Averbakh, M. I. “Glaukoma.” In Oftalmologicheskie ocherki. Moscow, 1949.
Mnogotomnoe rukovodstvo po glaznym bolezniam, vol. 2. [Edited by V. N. Arkhangel’skii.] Moscow, 1960.



A disease of the eye characterized by increased fluid pressure within the eyeball.


a disease of the eye in which pressure within the eyeball damages the optic disc, impairing vision, sometimes progressing to blindness
References in periodicals archive ?
However, because of the nature of the anatomic relationships of the structures surrounding the posterior chamber, the degree of relative pupillary block necessary to induce angle closure is less than that in pure pupillary block angle closure glaucoma [2].
Anatomical basis for primary angle closure glaucoma.
Right and left eye acute angle closure glaucoma was diagnosed and all medications were rechecked dopamine and adrenaline infusions and nebulized agents were stopped.
115) in mean age of angle closure glaucoma subjects 54.
Topical mitotics are contraindicated as a method of treatment and can worsen the condition since the angle closure glaucoma, in this case is not pupil block related.
The Baltimore eye survey of 4870 people found no cases of acute angle closure glaucoma precipitated by mydriatics11.
Keeping these aspects in view, the present study aims to study primary angle closure glaucoma with respect to its presentation, management with Nd:YAG laser iridotomy and post laser complications.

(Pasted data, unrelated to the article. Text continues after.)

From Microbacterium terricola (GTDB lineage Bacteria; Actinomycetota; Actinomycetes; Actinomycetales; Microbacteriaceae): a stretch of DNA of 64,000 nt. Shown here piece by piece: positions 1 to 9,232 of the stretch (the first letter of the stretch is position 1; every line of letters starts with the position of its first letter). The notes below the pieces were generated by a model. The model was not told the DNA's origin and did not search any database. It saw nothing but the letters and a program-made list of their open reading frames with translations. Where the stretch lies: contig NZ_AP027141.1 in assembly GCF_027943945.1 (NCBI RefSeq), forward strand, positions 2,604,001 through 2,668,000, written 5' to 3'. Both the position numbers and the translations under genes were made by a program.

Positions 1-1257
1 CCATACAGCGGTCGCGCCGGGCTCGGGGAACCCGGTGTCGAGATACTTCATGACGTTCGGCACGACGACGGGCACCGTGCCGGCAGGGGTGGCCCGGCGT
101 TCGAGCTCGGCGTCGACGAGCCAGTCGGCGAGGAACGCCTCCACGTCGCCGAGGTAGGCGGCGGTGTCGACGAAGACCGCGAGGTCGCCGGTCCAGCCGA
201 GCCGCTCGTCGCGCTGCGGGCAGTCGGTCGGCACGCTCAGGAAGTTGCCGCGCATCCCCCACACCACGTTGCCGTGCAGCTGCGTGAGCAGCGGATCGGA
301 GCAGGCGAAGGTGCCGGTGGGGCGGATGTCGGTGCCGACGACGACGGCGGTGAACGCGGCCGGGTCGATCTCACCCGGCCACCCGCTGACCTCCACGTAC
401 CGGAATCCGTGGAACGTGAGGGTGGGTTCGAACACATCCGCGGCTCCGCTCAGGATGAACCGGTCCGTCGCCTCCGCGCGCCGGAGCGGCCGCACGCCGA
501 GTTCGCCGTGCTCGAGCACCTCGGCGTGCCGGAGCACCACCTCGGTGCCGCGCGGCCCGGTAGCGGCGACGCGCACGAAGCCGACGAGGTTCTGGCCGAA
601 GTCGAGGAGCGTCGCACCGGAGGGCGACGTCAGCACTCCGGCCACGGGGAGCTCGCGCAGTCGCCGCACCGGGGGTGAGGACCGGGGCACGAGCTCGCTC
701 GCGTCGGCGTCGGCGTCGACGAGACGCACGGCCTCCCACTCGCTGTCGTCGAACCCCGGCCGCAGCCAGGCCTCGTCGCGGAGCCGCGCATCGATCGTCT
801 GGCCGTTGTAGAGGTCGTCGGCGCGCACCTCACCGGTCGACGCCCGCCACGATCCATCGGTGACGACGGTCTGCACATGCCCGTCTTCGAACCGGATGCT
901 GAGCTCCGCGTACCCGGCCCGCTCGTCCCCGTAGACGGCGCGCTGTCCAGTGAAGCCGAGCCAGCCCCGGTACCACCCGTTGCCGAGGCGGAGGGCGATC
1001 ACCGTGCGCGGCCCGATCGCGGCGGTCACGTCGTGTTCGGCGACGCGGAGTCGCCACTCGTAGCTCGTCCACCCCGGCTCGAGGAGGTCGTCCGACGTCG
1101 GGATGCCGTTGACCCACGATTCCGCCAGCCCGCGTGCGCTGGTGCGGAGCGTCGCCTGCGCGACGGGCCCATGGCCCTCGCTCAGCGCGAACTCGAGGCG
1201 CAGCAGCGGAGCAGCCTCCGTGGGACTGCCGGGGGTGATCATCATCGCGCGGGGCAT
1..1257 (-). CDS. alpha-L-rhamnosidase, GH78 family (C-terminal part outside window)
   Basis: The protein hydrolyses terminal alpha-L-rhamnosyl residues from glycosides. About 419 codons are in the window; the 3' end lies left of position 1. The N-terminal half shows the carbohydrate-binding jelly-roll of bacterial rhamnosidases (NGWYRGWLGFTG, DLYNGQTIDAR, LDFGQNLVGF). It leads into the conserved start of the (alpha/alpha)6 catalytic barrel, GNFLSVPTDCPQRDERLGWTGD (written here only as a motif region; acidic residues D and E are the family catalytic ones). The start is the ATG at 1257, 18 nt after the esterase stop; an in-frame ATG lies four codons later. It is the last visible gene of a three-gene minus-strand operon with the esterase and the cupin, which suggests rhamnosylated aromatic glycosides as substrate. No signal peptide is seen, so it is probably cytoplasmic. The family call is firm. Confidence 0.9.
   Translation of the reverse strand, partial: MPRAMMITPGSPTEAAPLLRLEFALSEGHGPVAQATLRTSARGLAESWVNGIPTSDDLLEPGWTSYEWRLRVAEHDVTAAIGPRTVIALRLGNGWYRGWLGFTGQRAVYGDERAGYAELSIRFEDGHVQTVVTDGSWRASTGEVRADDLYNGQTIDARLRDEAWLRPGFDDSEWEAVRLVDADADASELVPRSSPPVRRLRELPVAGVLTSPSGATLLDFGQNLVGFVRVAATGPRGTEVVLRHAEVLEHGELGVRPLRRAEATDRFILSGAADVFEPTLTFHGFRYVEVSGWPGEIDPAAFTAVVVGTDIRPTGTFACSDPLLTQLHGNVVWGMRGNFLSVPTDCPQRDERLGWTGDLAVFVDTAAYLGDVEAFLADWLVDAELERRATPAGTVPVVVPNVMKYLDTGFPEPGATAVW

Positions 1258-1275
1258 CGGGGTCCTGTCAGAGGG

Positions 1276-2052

Bilateral acute angle closure glaucoma after administration of paroxetine.
Theoretically, anticholinergics and antiadrenergics which have high dose antipsychotics (such as phenothiazine) should be foreseen that they might form a risk factor in terms of angle closure glaucoma (ACG) Actually, when antipsychotics are compared with the tricyclic antidepressants (TCAs), they relatively have less effects on ocular smooth muscles and risk of producing ACG is far less in proportion to TCA.
Indentation gonioscopy can also be performed with the 4-mirror lens and is a useful technique for assessing angle closure glaucoma.
Phacomorphic is more often encountered in clinical practice and presents as an angle closure glaucoma due to pupillary block.
Outcome of laser peripheral iridotomy in chronic primary angle closure glaucoma.